The church was damp, dark, and devoid of anyone else. The ground felt alive under my feet as it gave way to my weight, the walls were covered with black soot from centuries of fires, and the paintings and decorations had nearly all disappeared from view. The smell of melted wax filled my nostrils as I began to creep closer and closer toward what I imagined was the altar. It was the least church-like church I had ever entered. Without the help of lighting, I stumbled over rickety wooded seats until I finally found myself standing in the front of the church. There poised in front of me was perhaps one of the most pristine sculptures of Christ that I had ever seen. In complete contrast with the rest of the space, this Christ was unblemished, beautiful, and brilliant. Jesus stood elegantly with his robes draped over his shoulders with one hand outstretched with a remarkable golden crown resting on his forehead: Christ the King.


The celebration of Christ the King Sunday is a relatively recent addition to the Christian calendar. The greater church had celebrated the knowledge and image of Christ as king for centuries, but Pope Pius IX officially added to the Christian year in 1925. It took the church 1900 years to need this feast so bad in order to add it to the life of worship. When the first celebration of Christ the King occurred, Mussolini had been in charge of Italy for three years, the maniacal man named Hitler had been out of jail for a year and his Nazi party was growing in popularity, and the United States was preparing for the Great Depression. In such a time, when the world seemed out of control, the church asserted that, nevertheless, Jesus Christ is King of the universe.

This day, this celebration in the life of the church, became the church’s great nevertheless to the godlessness of the world. Despite the rise of dictators, wars, fear, and death, despite the widespread notion that religion was only a “private affair” for individuals, Christ the King asserted that Jesus Christ is the Lord, and he shall reign forever and ever. 

During the celebration of holy mass in the chapel of the Carmelite Monastery 6 members of the OCDS community made promises to the Order.  Dr. Jason Bourgeois and Judy Hawkins professed their temporary vows for 2 years and David Travers, Suzie Megown, Kath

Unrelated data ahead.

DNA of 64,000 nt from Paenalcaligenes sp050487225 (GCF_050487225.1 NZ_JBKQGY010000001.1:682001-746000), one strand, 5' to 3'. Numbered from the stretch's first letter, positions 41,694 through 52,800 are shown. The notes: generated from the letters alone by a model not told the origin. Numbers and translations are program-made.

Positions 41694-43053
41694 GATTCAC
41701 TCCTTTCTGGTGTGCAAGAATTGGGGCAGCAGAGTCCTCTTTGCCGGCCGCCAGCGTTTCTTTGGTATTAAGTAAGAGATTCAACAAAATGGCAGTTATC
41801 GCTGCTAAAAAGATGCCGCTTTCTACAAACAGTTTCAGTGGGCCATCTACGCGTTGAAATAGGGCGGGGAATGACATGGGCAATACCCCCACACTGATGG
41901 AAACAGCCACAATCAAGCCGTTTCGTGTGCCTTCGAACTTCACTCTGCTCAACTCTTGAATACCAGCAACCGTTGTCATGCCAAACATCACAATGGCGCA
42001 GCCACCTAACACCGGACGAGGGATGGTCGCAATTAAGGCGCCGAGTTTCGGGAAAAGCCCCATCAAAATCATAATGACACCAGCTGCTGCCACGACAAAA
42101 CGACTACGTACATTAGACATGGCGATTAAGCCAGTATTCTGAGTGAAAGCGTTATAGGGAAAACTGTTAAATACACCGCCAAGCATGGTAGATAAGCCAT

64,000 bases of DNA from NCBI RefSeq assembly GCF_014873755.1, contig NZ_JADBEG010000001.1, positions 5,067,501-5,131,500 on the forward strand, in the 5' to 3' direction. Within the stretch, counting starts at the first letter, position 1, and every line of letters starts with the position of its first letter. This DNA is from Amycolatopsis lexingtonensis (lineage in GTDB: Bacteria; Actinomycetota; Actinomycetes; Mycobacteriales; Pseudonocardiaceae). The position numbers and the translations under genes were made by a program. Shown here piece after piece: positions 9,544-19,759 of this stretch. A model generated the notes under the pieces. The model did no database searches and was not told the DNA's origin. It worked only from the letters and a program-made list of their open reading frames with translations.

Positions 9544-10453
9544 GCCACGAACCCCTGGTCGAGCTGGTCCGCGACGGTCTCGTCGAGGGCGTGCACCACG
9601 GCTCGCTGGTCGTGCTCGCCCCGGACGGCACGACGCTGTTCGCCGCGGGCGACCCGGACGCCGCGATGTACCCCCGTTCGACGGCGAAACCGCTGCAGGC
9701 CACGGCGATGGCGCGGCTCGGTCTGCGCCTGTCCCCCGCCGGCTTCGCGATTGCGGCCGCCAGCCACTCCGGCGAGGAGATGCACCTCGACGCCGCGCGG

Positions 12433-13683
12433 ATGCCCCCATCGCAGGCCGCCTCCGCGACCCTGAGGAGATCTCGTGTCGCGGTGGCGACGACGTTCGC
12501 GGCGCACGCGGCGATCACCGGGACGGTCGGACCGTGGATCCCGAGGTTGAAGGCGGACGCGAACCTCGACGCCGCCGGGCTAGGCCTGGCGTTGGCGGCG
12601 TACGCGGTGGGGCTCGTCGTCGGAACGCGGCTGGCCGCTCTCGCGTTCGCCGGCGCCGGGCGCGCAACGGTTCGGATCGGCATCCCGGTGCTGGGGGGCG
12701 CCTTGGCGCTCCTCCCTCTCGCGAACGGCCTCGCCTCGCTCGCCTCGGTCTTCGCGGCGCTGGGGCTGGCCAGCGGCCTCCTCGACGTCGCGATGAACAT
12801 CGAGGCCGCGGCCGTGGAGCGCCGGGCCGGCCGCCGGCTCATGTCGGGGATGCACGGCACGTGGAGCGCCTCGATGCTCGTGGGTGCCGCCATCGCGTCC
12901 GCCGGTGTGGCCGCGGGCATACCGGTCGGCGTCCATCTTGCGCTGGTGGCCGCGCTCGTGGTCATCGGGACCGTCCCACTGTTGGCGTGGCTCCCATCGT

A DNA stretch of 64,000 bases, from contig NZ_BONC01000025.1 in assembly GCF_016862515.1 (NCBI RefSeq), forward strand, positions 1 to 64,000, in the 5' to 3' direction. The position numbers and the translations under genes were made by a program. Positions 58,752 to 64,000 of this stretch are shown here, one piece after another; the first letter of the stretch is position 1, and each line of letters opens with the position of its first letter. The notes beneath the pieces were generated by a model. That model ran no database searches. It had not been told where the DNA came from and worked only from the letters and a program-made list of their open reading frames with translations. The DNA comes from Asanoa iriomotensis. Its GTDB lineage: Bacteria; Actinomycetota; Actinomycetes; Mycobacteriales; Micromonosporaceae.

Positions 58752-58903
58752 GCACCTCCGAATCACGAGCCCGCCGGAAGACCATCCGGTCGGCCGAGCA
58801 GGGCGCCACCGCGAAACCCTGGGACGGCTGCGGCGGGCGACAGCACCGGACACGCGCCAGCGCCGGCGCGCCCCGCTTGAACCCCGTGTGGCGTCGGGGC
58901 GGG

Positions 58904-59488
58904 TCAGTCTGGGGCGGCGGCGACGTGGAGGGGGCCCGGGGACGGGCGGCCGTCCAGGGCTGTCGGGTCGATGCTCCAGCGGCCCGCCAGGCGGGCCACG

On Christ the King Sunday the Lectionary provides for us scriptures that reflect the “kingliness” of Jesus. The Old Testament scripture from Jeremiah, contains a prophetic word about the coming Messiah: “The days are surely coming, says the Lord, when I will raise up for David a righteous Branch, and he shall reign as king and deal wisely, and shall execute justice and righteousness in the land. In his days Judah will be saved and Israel will live in safety. And this is the name by which he will be called: “The Lord is our righteousness.” Jeremiah reports the Word of the Lord to a people in a time of chaos: there are people who are unworthily leading and scattering God’s sheep. But nevertheless, God will bring about a righteous Branch, a king to rule all things, a king of righteousness.

What do we want out of a king? Someone who will execute justice and righteousness? Someone who has our best interests at heart? Someone who lowers our taxes? Someone who will lead us victoriously into battle?

The Israelites wanted a king like David. They so desired someone to come in the name of the Lord in order to overthrow the powers that be, and take a seat on their appointed throne. To be crowned with glorious gems and rubies, to bring about God’s kingdom on earth with power. What kind of a king do we want?


And he was led away to the place called The Skull with two others, who were criminals. There Jesus was crucified with the criminals, one on his right, the other on his left. With the blood still wet on his hands and feet, Jesus said, “Father, forgive them, for they do not know what they are doing.” those who had gathered to witness his death began to cast lots for his clothing, and people stood by watching, waiting. The leaders began to mock him, “He saved others; let him save himself if he is the Messiah of God, his chosen one!” The soldiers present also mocked him, coming up and offering him sour wine, “If you are the King of the Jews, save yourself!” And there was a sign hung over his head that read, “This is the King of the Jews.”


One of the criminals hung next to Christ kept deriding him and saying, “Are you not the Messiah? Save yourself AND us!” But the other criminal rebuked him, saying “Are you not afraid of God, since you are under the same punishment? And we were condemned justly, for we are getting what we deserve for our deeds, but this man has done nothing wrong.” Then he looked to the Christ, “Jesus, remember me when you come into your kingdom.” And Jesus replied, “Truly I tell you, today you will be with me in Paradise.”

That is our King.

When you really get down to it, when you hear Luke’s remembrance of the crucifixion, it is so simple and straightforward. This is in contrast with the flood of feeling-filled poetry, hymns, sermons, and images that have flowed ever since. Our King did not reign in glory according to the expectations of the world. Instead of a long flowing purple robe he was left nearly naked on the cross. Instead of a crown of rubies, diamonds, and gems, he wore a crown of thorns. Instead of a majestic throne inlaid with gold and comfort, Christ reigned from a cross.

The Romans were notorious for using crucifixion as a form of execution for common criminals because it not only warned the public about the crimes against Rome, but it also added shame, pain, and a slow death. Yet somehow, instead of being hung for shame, Jesus Christ was elevated to his throne on the cross.